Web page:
Furthermore, we compared log transformed clinical variables and plasma sphingolipids in non-incident and incident T2DM individuals in the ‘lean’ and ‘obese’ subgroup. The χ2 test was used to compare categorical variables. To further investigate the impact of BMI on the predictive value of different parameters, ROC curve analyses were performed to compare the prognostic performance of various continuous variables and different combinations thereof. All models were adjusted for glucose, age, gender, BMI and intake of lipid lowering drugs. Statistical analyses were performed in Excel, Analyze-IT (Analyse-it Software, Ltd., Leeds, UK), SPSS v.21.0 (IBM, Zurich, Switzerland) and R version 3.2.1 (R Foundation for Statistical Computing, NRI was calculated using the R-Script “PredicABEL” v1.2–2


Plasma 1-deoxySA levels are significantly elevated in non-diabetic individuals who later on develop T2DM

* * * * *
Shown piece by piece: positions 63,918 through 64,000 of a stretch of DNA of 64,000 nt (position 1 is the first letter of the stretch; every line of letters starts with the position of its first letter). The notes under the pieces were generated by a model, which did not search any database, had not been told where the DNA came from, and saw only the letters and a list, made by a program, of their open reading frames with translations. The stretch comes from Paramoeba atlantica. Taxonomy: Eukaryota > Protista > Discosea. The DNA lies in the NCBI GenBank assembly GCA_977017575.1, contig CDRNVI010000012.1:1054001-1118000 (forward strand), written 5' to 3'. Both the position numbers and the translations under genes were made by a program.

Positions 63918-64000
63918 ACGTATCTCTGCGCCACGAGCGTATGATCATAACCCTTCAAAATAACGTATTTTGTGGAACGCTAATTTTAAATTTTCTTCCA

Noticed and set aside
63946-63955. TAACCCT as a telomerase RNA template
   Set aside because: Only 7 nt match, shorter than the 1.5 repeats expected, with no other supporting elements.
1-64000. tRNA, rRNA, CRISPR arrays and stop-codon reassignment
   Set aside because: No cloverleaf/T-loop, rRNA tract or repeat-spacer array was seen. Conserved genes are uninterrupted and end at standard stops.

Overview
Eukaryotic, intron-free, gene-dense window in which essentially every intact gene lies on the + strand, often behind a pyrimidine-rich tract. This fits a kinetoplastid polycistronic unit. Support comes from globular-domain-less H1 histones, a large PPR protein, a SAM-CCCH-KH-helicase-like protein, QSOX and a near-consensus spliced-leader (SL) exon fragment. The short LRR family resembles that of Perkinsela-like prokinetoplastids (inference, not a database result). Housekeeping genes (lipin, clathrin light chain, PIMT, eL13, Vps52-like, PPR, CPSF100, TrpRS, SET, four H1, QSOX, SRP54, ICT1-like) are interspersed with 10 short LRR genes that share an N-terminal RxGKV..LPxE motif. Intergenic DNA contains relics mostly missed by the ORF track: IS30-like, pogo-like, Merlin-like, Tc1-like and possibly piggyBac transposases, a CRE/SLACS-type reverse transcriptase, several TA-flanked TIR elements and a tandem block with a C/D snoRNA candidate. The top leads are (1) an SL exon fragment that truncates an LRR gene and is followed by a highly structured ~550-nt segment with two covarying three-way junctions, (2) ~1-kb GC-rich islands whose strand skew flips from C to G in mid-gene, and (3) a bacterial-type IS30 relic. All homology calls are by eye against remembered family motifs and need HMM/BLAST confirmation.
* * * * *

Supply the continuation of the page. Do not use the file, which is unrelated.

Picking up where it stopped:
The potential of plasma sphingoid bases to predict the risk for T2DM was first assessed by comparing the baseline levels of typical and atypical sphingoid bases between individuals who developed T2DM during the follow-up period (incident T2DM, n = 251) and those who did not (no incident T2DM, n = 354). As shown in Table 1, baseline 1-deoxySA was significantly higher in the group with incident T2DM, as were triglycerides, glucose and HOMA-IR indices (p<0.001 for 1-deoxySA, p<0.001 for triglycerides, p<5.11E-14 for glucose and p<0.001 for the HOMA-IR) in unadjusted analyses.

Table 1. Baseline values of clinical parameters and sphingolipids levels in the incident and non-incident T2DM group.

Other sphingoid bases such as C18SA, C20SA, 1-deoxySO were also elevated in the T2DM group, but did not reach statistical significance after correction for multiple comparisons. Correlation analysis (S1 Table) revealed a significant positive correlation between 1-deoxySL and TG (R = 0.53–0.55) whereas C18SA and C18SO correlated more with cholesterol levels (total, HDL-C, LDL-C).